Capital Comments: NH’s Budget Gap Remains No. 1 Issue

By State Senator Bob Odell

The bills ran the gamut from a “ridiculous” one to the cornerstone bill of this session addressing our huge and increasing budget deficit.

The Senate adopted rules earlier this year that required us to take action on all bills by May 12.  When leadership noticed that the House rules called for them to have a similar deadline but a day later, we changed our rules so that we could add an extra day to deal with legislation.

Never has the old adage about filling the available time been more appropriate.  We were in session on our original final day until 8:30 p.m.  The next day, our new day, we went until 12:30 a.m.

Of course, over the two days, we took a couple of dozen recesses for caucuses to sort out each party’s take on different bills and parliamentary motions.

And one political action committee for one party’s Senators had a fund-raiser scheduled and that required a three hour break.  One Senator had a long planned family photo event planned so he drove home, had the photo but missed a family dinner to return for the late night session.  I missed a dinner at the New London Inn to benefit the Ausbon Sargent Land Trust.

We started out on the first day with a gallery full of citizens interested in particular issues along with our normal cadre of lobbyists all sporting their orange badges indicating their profession.  At the end, it was only a small group of lobbyists left to watch the last hours before we finished our work.

For the next three weeks, the focus will be on committees of conferences that will meet to iron out differences between House and Senate positions on a long list of bills.  Committees of conference will vote on reports which will then be voted on by the House and Senate.  Both have to agree to accept the reports in order for the underlying bills to go to the Governor for signature.  Either body can kill a bill.

*   *   *

It was Senator Jack Barnes (Raymond) who named the “ridiculous” bill.  The bill (HB 1417) would allow restaurant owners or more specifically, a bed and breakfast owner who happens to be a member of the House of Representatives and sponsored the bill, to allow their pet dogs … called companion dogs in the legislation … to be in their food establishments when customers are being served.

Senator Barnes, who owned five McDonald’s at one time, graphically highlighted health care issues and sanitary concerns as he wound up and laid the “ridiculous” title on a bill deserving of that identification.  And believe it or not, the bill still passed with an amendment that if a patron had a service dog, then the pet dog might have to leave the restaurant area.

A senator leaned over to me and said “this is a new low for this session.”  And we wonder why folks question how serious we are about the big issues that affect the daily lives of our constituents.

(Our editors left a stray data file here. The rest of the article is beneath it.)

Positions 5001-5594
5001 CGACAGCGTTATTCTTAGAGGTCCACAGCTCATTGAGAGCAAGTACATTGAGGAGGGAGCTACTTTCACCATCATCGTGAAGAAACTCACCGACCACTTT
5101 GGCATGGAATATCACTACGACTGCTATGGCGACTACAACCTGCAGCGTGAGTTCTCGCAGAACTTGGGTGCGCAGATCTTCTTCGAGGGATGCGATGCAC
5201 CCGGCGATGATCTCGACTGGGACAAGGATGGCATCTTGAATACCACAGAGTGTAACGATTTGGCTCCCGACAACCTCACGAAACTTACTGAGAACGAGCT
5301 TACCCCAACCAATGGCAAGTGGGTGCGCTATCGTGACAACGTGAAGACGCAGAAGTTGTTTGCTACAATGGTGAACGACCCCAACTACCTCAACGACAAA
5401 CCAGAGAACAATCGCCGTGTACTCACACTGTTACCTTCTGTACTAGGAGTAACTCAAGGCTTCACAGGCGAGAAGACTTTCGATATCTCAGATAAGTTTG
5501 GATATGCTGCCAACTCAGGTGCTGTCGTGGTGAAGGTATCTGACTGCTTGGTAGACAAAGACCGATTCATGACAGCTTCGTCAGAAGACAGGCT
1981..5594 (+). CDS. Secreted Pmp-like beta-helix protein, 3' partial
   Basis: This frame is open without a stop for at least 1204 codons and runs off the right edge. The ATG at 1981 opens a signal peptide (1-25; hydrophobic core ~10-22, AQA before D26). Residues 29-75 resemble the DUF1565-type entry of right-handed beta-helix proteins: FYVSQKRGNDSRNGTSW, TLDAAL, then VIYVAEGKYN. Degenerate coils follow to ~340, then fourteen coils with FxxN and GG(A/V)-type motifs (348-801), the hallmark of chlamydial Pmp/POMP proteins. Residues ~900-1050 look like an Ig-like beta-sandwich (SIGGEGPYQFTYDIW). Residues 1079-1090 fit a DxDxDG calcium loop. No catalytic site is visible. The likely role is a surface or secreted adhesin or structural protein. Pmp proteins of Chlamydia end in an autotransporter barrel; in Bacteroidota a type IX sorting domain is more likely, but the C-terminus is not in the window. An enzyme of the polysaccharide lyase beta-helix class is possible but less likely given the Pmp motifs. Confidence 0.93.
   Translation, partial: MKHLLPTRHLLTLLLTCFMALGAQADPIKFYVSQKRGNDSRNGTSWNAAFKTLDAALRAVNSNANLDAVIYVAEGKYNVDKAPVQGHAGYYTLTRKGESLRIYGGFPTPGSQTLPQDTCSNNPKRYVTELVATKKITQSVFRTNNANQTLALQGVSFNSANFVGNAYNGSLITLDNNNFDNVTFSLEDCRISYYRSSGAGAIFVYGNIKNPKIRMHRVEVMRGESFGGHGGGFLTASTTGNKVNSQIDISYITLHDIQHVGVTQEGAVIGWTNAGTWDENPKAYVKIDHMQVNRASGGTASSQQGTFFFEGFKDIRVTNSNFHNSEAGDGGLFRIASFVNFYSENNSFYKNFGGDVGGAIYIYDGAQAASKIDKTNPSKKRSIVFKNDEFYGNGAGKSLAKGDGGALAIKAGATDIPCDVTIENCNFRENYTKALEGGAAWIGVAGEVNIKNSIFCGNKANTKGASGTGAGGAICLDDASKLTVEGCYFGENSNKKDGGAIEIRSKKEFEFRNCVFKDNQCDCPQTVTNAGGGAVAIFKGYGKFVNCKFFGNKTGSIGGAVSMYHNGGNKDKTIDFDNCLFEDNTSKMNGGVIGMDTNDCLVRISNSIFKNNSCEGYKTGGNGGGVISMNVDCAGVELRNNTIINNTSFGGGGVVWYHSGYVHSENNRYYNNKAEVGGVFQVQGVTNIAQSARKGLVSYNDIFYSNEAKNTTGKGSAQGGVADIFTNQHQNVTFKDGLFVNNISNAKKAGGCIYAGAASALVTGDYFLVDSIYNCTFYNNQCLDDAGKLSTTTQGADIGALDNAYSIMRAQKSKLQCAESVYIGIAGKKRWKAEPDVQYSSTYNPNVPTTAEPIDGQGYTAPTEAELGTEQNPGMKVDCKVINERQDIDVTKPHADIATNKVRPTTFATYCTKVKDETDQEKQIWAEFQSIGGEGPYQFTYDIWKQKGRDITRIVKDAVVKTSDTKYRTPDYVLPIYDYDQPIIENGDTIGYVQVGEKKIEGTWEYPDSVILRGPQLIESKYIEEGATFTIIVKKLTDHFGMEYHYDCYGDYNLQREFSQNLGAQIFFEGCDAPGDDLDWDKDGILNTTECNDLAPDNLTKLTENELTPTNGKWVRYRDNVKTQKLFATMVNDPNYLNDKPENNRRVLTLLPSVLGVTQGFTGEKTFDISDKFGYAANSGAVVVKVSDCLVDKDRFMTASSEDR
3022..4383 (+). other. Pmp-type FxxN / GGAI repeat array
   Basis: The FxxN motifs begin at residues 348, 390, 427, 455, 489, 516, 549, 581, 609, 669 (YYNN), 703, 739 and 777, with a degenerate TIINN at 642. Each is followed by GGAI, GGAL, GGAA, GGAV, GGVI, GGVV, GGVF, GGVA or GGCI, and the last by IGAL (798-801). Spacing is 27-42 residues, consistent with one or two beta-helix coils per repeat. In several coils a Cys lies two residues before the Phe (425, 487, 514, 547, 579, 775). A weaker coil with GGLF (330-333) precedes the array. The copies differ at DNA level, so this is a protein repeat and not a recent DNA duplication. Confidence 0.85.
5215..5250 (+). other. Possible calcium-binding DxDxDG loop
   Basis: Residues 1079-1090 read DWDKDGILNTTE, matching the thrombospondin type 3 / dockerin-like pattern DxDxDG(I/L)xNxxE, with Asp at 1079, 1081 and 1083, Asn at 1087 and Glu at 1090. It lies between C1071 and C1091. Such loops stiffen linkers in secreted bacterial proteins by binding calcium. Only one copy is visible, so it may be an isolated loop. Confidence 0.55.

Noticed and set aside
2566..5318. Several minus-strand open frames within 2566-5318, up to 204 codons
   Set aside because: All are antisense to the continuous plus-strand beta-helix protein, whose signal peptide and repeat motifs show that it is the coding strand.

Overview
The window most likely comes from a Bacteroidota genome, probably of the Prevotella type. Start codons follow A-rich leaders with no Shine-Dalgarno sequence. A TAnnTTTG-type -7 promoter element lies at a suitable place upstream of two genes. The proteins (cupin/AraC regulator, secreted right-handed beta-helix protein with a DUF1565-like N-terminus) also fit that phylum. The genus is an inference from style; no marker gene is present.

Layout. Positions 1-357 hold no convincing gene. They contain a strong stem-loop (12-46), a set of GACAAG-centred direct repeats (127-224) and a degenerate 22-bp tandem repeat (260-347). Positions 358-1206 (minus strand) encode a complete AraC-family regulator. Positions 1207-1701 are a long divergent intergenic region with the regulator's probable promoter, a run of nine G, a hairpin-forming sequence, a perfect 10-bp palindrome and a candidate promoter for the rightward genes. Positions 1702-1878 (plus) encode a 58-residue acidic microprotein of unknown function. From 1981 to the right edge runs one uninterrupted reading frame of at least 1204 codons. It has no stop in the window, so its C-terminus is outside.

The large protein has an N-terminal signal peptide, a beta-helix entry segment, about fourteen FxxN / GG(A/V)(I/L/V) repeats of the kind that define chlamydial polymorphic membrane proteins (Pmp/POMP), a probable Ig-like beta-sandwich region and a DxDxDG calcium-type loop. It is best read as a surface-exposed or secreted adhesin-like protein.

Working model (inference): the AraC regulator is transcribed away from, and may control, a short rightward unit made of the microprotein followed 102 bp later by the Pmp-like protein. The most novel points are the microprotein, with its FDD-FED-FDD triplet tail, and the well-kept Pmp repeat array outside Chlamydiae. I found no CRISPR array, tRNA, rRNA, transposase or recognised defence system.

*   *   *

There was, in fact, time for the major issue which is balancing the budget.

On the same day that the Senate Finance Committee voted unanimously to reject the House’s work on a $181 million proposal (SB 450) to close the budget gap, the Senate majority came forward with a plan (HB 1128)  to close a newly projected $284 million budget gap that involves expanded gambling and the sale of state property.

Much of the new budget balancing plan contains cost cutting and anticipation of additional money from Washington ideas that were in the Governor’s recommendations as well as in the House proposal.

One new element, counting on fees from two casino licenses for $80 million struck some as very unrealistic.  The introduction of slot machines in some states, Maryland for example, have taken years and not months to put in place.  It is speculative, at best, to expect money from slots parlors or casinos by June 30, 2011 when the biennium ends.

And the day before the Senate voted on its budget package, the House soundly defeated for a second time in two years another gambling bill.  A majority of the Senate is comfortable with more gambling in the state; it is the exact opposite in the House.

The sale of state assets, too, sounds a little optimistic.  The idea is for a committee to meet and present ideas on properties the state should sell to raise $50 million between October 1 and the end of the biennium.

Senator David Boutin (Hooksett) pointed out that in the current budget there is $25 million to be generated by leasing the rest stops on Route 93 in Hooksett.  According to Senator Boutin, only one response was received to the state request for proposals and that one was rejected.  The idea of selling off $50 million in assets over a few months doesn’t seem likely.  And any asset sale proposed will find one or more legislators who have reasons to believe the asset is too valuable to be sold.

*   *   *

And if you were wondering, House Bill 1206 passed making cider the New Hampshire state beverage.  Cider beat out milk because milk is the official beverage of too many other states.  The bill was a project of fourth graders in Jaffrey. ###

Capital Comments, May 10, 2010